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Agile Transformation Pitfall #9 and #10: Misalignment between the team, customers, and the IT enterprise organization

By David Hawks | Jan 25, 2016 |  Agile Transformation,  Article,  Leadership

Since these Agile transformation misalignment pitfalls are straightforward and related to one another, we thought it would be easier to deliver them in one post. These pitfalls are geared more towards the IT Enterprise rather than a product shop but still good lessons to keep in mind. Read the previous posts if you need a refresher.

Agile Transformations Pitfall #9: Teams Not Aligned With Customers

Agile Transformation Misalignment - happy, neutral, sad facesIT organizations are shifting the focus from projects to products. This is a good thing for a few reasons.

In a project-focused environment, a team is assembled for a specific project and re-allocated to another when complete. This has two impacts:

  1. Breaking the team apart and moving members around will cause a decrease in performance. Everything you have invested in team building and domain knowledge by the team is lost.
  2. Customers lose support and attention. When a team goes away after the project is done, in order to get any additional enhancements to the product they have to get another project approved. y This typically requires getting something approved again through their portfolio management budgeting process which may happen months or years later.

IT projects often get stuck in a User Acceptance Testing (UAT) infinite loop because the project customer is hesitant about signing off until they have everything they could ever want. They know that as soon as they sign-off, there’s a big chance they will lose the team and never see them again. The project is therefore delayed with ever-bloating requirements. The famous “64 percent” Standish Group statistic alludes to the waste and bloat that can happen when customers lose focus from just getting the Minimal Viable Product (MVP) out the door and then evolving the product from there.

It is better to spend time focusing on evolutionary product discovery instead of locking in requirements. Gather customer feedback by deploying early and often to make sure stakeholder priorities are in line with the user’s and inspect adapt from there.  

Agile Transformations Pitfalls #10: Organization Culture Agile Transformation Misalignment

Using the competing values framework to assess culture, we often see that things like “Control” and “Create” are at odds with one another. In most organizations, if you assess the culture of the company, they are heavy on the Control quadrant and very light on the Create, Compete, and Collaborate.

forces and characteristics of a good team who does not have Agile Transformation misalignmentWhile Agile still has components of Control, it has just enough to add structure. It really plays more to the other three quadrants. Agile is about:

    • Create – Innovation and building great products
    • Collaborate – Agile is about the people, the team, and self-organization
    • Compete – outcome-driven, focused on the customer, getting feedback fast

When I survey an audience, this is usually the top pitfall: the culture at the Agile team level is different from the department level which is very different from the organizational level. Ideally, if you create scatter plots assessing the cultural values for each tier, they can be different but they should still be balanced.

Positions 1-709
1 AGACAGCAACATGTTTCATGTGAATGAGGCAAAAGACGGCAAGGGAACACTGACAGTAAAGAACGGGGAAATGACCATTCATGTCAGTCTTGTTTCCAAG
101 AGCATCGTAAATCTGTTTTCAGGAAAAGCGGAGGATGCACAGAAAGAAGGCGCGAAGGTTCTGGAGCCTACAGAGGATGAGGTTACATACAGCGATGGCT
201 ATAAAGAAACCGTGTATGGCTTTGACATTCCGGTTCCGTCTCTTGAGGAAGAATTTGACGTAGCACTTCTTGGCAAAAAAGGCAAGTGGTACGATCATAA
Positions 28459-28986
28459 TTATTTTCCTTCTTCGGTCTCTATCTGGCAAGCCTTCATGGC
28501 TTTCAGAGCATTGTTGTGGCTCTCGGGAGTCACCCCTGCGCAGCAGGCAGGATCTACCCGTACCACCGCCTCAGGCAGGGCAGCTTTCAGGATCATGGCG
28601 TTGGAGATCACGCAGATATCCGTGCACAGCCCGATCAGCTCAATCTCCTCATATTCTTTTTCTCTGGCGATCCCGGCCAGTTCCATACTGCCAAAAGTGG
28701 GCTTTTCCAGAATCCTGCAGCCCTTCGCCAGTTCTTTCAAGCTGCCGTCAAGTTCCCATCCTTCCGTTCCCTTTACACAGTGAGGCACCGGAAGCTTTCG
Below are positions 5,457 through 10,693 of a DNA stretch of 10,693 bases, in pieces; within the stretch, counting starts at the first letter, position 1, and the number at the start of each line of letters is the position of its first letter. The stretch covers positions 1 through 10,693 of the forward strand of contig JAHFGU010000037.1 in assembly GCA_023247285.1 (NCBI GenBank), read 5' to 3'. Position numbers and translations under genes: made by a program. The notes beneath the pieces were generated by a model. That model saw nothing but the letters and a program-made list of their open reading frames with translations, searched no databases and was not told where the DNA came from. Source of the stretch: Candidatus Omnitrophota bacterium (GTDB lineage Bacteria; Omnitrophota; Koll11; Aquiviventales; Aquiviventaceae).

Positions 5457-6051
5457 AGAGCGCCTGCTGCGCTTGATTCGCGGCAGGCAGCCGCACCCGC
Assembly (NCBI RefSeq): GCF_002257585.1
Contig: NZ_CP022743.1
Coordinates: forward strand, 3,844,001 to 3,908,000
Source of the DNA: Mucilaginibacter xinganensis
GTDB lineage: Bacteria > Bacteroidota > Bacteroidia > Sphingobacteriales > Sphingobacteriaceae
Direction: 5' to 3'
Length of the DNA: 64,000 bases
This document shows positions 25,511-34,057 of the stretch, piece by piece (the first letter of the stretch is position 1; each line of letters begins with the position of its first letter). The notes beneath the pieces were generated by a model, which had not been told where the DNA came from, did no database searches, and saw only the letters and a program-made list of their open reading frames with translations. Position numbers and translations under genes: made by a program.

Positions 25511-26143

Take, for example, one of our old clients, a medical devices manufacturer. At the organization level, their culture is very control-heavy and I’m glad for that. You want a lot of governance when you’re directly affecting people’s health. However, the software team that creates the CRM system does not need to be as control-heavy. The misalignment caused conflict between the team and organization. Leadership wanted the team to be innovative but they still wanted all the control.

It’s about balance and alignment. Is your goal to become Agile truly aligned with your organization’s culture? As explained in pitfall #1, it’s not just a process change, the culture of the entire organization has to shift. You will have different cultures at a team, department, and organizational level. If you’re committed to Agile, the first thing you have to do is understand where you want to be and define a path on how leadership can begin to shift the culture in that direction. As discussed in the fourth pitfall, there are lots of good reasons to adopt Agile, but there are many of them. Therefore, each stakeholder (whether leadership, department lead, or team member) can have a different reason for wanting the transformation. Alignment is crucial.

Before starting the transition, communicate why the change is happening, particularly to departments beyond software development. After all, they may not understand why the annual budgeting process may be impacted by the transition to agile. Providing Agile training is a great first step towards organizational alignment as it will give everyone the same, solid foundation. Second, we would recommend building a transformation roadmap and backlog to help your leadership prioritize what areas of improvement to focus on next. Let us know if our coaches can help assemble the roadmap.

If your business is going through an Agile transformation, you know it’s difficult to navigate. What challenges are you having? Have you reached any important milestones? Share your experience below or ask us questions.

 

For more on our approach to building lasting business agility, you can check out our Transformation Services page.

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